Follow Us:
Friday, July 20, 2018

The Neta in an Alphabet Soup

The A to Z of a high-voltage,fractious year in Indian politics.

Written by Seema Chishti | New Delhi | Published: January 1, 2012 10:46:09 pm

The A to Z of a high-voltage,fractious year in Indian politics.


Political theorists forgot Anna Dorai and lovers of Tolstoy decided to ditch Karenina,as “Anna” this year meant just The Hazare. The Marathi manoos from Ralegan Siddhi,with a strong resemblance to Morarji Desai,but who pushed himself as Gandhi-II,was at the front of a wildly successful brand exercise,which managed to press several hot buttons. He succeeded in getting most of Middle India agitated. One angry section sees Anna as a messiah in Corrupt India and the other,equally angry lot,sees him as the scourge of democracy and bully number one.


If 2009 and 2010 were years when the babalog emerged from the woodwork,2011 signalled the return of the guru-babas. Relegated to the political margins after the Ayodhya fracas,new faces did quick headstands and took deep breaths to emerge centrestage. Whether it was Baba Ramdev,Sri Sri Ravi Shankar or Bhaiyyuji Maharaj,they were the frequent flyers in and out of Delhi,raging about “the system,” in a spiritual sense,of course.


Seen as the uncompromising conscience of India,who always managed to punch way above their electoral weight,the Left suffered a brutal blow in 2011. They were rejected in the Bengal and Kerala polls,capping a string of defeats around the country. Mostly unrepentant even now,they are the Veto-party who oppose Everything.


She promised to end Left rule in Poschim Banga and did so with a thumping victory,but only to end the year somewhat embattled. Mamata Banerjee still seems to think “they” are ruling,as she blamed them for “poisoning the water supply” and even the hooch tragedy. She was determined to be so Left-like that Manmohan Singh did not miss anything at all.


Whichever way you look at it — inflation and jobs,manufacturing and farming,the rupee falling and the Sensex toppling — the economy seemed to infect politics directly,as the big debates opened up. It looks set to dominate in 2012 too.


Definitely the new F-word. It had the Opposition parties frothing at the mouth,and even ruling allies joined in. The Centre retracted,and the Ikea chief,rumoured to be so excited that he got here pronto,flew back in 12 hours.


Haanji,this was one letter that packed a power punch. From 2G to the Gandhi-aspirant on TV to the Gandhis (Sonia G and Rahul G) and UPA firefighter Pranab MukherG,it pretty much dominated the debate.


Sonia Gandhi’s illness and her hushed departure abroad again led to talk of a “handover” to the reluctant heir: son and Congress general secretary Rahul Gandhi. He was in the list of four Congress members supposed to manage affairs in Madam’s absence. Some saw an attempt to push Rahul centrestage. But we don’t know if the handover has taken place. The Hand seems to be in the Congress President’s grip again.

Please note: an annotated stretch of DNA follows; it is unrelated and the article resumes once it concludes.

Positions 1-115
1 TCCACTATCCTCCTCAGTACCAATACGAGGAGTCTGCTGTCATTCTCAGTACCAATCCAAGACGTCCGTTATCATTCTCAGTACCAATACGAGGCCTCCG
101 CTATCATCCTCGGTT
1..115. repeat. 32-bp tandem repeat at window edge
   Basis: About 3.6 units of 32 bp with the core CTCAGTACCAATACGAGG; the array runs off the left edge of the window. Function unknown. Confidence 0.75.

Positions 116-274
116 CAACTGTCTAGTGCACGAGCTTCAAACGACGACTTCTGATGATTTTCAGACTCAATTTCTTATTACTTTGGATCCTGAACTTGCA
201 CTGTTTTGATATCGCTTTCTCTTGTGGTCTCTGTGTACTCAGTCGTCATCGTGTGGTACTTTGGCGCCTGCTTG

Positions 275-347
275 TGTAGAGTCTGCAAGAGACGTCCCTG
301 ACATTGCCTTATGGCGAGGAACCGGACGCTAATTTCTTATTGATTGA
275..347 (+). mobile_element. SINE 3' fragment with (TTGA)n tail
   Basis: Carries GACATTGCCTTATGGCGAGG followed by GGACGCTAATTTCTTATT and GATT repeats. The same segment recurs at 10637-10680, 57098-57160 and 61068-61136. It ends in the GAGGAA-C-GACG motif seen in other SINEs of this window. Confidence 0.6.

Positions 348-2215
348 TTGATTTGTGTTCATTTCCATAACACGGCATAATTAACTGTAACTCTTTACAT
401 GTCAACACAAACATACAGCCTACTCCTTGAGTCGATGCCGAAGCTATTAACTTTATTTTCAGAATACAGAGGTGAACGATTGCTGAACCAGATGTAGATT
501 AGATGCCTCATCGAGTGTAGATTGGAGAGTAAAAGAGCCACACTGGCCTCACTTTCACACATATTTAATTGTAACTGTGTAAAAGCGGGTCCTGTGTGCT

Iron Ore

Iron oxide finally claimed Karnataka CM BS Yeddyurappa,after years of unchecked pillage in Bellary. It also marked a tricky new phase in Karnataka politics,as the Bellary brothers left the BJP. In the recent by-election in the state,the BJP lost its deposit in Bellary,the Congress did not win and the JD(S) is nowhere to be seen,at least at the moment.


Jail was house to several elected representatives this year as A Raja,Kanimozhi,Suresh Kalmadi and Amar Singh,among other MLAs,ended up as sarkari mehmaan at Tihar Jail. Most newspapers and TV stations had to invent a Tihar beat,but votaries of rights of prisoners have never had it so good.


The N-debate kicked off again on the question of a nuclear plant in Tamil Nadu that had so far been assumed safe. Sound-bytes and letters were exchanged,and declarations that the site was “safe” were waved about. But like the Higgs Boson,closure seems to elude the issue,with “locals” insisting that post-tsunami in Japan,the safety question needs a relook.


The answer for everything this year was laws and legislation,and more and more of those — whether to end the food crisis faced by the poor,communal violence or corruption in public life. But despite the brouhaha,very few got passed.


The comfortable belief up North that all South Indians were Madrasis got a jolt when the Mullaperiyar dam in Idukki burst on the scene and Madrasis (from Tamil Nadu) faced off with Mallus (from neighbouring Kerala). Dam strength and engineering skills stoked angry emotions as there seemed to be no easy answer to the life-versus-livelihood debate. Leaders at the Centre are waiting for other problems to bubble up so that this can be relegated to the background.

Nandan and Nilekani

The Aadhar project,tom-tommed by the UPA as a key programme,became a punching bag for the Opposition as well as the government,and came in for criticism from within the ruling party. Nandan Nilekani was left wondering what the aadhar for all the fracas was,as he struggled to get a clear line from the top. The Home Ministry finally cleared the monies he needed,just last week.